Issue 03 | Interiors

Saturation Point

Dublin, Ireland

The Dublin home where graphic colour-blocking makes every room a stimulating experience

Anodyne is the last adjective you’d use to describe this Victorian home in the leafy, affluent Dublin locale of Donnybrook. The five-bed house, which was once a refuge for Michael Collins, a leading figure in the early-20th-century Irish struggle for independence, was recently redesigned by Kingston Lafferty
Design (KLD), and pays no heed to convention. It juxtaposes colours in such searing shades as maraschino-cherry red, jade green, cobalt blue and dandelion yellow along with moodier plum and soothing sage green. It’s these offbeat colour combinations that give each room a distinctive atmosphere.

There’s also nothing muted about this home’s other finishes, from high-gloss ceramic tiles, large-scale geometric patterns and glowing brass light fittings to pigmented concrete in zingy hues inspired by tadelakt, the waterproof plaster surface used in Moroccan architecture. While colourful and contemporary, the house retains the splendour of its original architecture – its high ceilings and ornate fireplaces – enhanced by theatrical full-length curtains and pots bursting with ferns and kentia palms.

KLD’s client, a senior lawyer, clearly saw no point in kowtowing to conformity when decorating her home, which features quirky, almost irrational touches aplenty. “She works in a large corporate office, which is stylish yet minimal and cold,” says KLD’s founder, Róisín Lafferty. “Creating a very personal, unique home that contrasts with this was a big part of her brief. She didn’t want anything wishy- washy. As a practice, we’re known for being playful with colour. But with this project we were pushing it; for us this was extremely bold.” Over the years, the client had admired KLD’s work, and eventually hired the practice to transform her home.

In places, the architraves and skirting boards have been painted the same shades as the walls to make the colours ultra-intense and the rooms immersive. “We went for very graphic colour-blocking,” says Lafferty, who presented her client with several options for paint colours and finishes for each room, ”which is important, since the colours change depending on a room’s orientation and its quality of light.”

As a practice, we’re known for being playful with colour. But with this project we were pushing it; for us this was extremely bold

The colour palette was also informed by the homeowner’s “beautiful collection of things picked up on her travels,” says Lafferty. “She loves New York and Italy. She’s also a fan of the Villa Oasis and Jardin Majorelle in Marrakesh” – and so the intense lapis lazuli and viridian shades found in Yves Saint Laurent and Pierre Bergé’s Moroccan retreat also reverberate throughout the interiors. The owner’s extensive art collection provided a further source of
inspiration: “She particularly likes the colour combinations of [modernist painter] Josef Albers,” says Lafferty.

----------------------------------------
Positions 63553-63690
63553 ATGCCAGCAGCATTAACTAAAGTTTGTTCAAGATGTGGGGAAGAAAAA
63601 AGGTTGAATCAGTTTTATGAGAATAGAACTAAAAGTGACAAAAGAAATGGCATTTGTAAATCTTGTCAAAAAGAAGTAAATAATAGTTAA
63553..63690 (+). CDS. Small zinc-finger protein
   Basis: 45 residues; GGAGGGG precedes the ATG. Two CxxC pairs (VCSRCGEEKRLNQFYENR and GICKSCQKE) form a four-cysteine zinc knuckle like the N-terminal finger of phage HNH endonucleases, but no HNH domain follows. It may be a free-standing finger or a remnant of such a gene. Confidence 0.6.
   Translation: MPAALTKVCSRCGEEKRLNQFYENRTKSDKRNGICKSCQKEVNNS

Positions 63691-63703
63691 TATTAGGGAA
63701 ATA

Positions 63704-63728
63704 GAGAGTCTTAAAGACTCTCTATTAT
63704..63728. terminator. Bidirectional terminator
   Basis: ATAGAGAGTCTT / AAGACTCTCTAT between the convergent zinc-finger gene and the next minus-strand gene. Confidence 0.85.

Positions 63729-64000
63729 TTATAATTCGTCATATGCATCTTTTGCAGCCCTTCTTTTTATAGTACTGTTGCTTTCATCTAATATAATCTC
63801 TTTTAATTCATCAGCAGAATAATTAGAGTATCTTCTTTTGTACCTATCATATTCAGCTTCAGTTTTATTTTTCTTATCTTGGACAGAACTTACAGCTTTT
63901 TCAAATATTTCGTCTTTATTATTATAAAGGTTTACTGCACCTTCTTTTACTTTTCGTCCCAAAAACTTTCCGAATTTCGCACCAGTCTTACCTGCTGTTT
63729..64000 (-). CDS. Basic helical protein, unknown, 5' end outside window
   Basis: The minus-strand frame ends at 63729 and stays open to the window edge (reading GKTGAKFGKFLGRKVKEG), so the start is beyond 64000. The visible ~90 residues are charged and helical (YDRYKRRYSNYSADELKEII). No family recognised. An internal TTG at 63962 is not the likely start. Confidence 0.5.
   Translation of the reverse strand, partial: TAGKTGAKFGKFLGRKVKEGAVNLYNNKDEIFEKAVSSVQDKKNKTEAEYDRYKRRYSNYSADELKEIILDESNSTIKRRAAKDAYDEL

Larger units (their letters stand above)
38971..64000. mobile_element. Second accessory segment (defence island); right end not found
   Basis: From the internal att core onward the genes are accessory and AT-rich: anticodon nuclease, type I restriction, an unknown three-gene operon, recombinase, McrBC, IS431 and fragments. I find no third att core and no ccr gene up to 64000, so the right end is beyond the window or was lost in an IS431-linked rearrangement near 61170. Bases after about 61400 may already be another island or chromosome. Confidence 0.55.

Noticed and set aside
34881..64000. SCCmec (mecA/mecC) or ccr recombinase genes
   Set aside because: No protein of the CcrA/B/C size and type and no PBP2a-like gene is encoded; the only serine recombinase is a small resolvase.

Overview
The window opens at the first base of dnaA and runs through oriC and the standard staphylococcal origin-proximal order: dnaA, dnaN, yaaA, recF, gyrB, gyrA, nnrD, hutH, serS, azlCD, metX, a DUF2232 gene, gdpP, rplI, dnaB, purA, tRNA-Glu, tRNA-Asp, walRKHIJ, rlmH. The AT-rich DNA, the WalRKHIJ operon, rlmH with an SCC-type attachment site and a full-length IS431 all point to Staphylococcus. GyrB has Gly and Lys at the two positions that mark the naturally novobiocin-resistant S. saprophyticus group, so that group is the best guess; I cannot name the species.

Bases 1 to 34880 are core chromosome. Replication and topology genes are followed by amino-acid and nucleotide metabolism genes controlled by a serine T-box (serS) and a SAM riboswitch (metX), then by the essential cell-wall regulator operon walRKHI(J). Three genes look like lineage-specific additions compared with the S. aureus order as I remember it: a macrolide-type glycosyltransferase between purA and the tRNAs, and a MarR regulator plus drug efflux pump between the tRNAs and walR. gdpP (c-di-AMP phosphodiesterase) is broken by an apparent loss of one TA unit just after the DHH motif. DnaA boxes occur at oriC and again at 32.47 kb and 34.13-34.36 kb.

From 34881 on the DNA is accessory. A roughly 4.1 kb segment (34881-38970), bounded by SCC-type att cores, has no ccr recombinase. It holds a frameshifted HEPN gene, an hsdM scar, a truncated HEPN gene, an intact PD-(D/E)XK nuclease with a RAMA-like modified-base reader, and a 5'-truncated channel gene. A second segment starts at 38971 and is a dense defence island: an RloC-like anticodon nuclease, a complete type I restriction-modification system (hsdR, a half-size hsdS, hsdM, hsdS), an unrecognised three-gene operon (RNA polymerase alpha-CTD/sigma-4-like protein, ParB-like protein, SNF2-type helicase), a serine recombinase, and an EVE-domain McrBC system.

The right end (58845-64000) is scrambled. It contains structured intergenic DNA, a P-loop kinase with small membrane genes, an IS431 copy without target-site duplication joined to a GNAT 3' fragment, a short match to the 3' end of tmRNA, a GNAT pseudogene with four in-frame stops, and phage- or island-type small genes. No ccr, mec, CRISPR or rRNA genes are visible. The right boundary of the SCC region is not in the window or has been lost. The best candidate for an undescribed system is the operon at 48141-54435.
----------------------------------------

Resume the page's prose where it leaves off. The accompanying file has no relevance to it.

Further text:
Even in the kitchen, glamour takes precedence over mundane practicality. “Our client didn’t want a standard kitchen,” explains Lafferty. “So we made it look luxurious, designing it almost like a jewellery cabinet with brass shelving and handles.” The splashback and worktop are made from the same slate-grey moulded concrete, creating an elegantly unified surface. Devising a sociable space was a further priority, says Lafferty: “The layout was determined by a need for easy circulation. We didn’t make many structural changes but changed some openings.

Originally there was a door at the far end of the kitchen, which led to a conservatory, then to the garden. We moved the door to one side so that from the kitchen you now get an uninterrupted view of the conservatory, which we transformed into a sitting room where guests can sit and talk to others in the kitchen.” Here, a bespoke crescent-shaped peacock blue sofa faces two yellow mid-century armchairs. “We redesigned the garden as an extended entertaining space. It’s all very free-flowing,” continues Lafferty.

The impact of using strong colour is felt the moment you step into the hallway, painted a blackcurrant-fool shade. The risers on the staircase are decorated with a wallpaper with a pattern of blousy, oversized peonies. In the dining and living rooms, built-in, glass- fronted cabinetry, which KLD incorporates into many of its projects, is painted the same colour as the walls – a brilliant blue – creating a homogeneous, uniform surface. The cabinets are filled with books, or display sculptural mid- century glassware. In the dining room, the ceiling is covered with a blue and white wallpaper while the fireplace is picked out in a vibrant cherryade pink.

The main bedroom, by contrast, has sage green walls: “This colour was chosen because it’s calming without being insipid,” says Lafferty. This room was once two bedrooms, now amalgamated to create a single larger space to incorporate an adjoining walk-in wardrobe and an ensuite bathroom. The newly expanded room is dominated by a bespoke winged rattan headboard that stretches almost to the ceiling, its romantic quality chiming in with the house’s more charmingly old-world elements. The serene atmosphere here contrasts with the more stimulating colour schemes downstairs – but the impression it gives is that it primarily appeals to the homeowner as somewhere to unwind and recover the energy needed to entertain friends and have some more fun.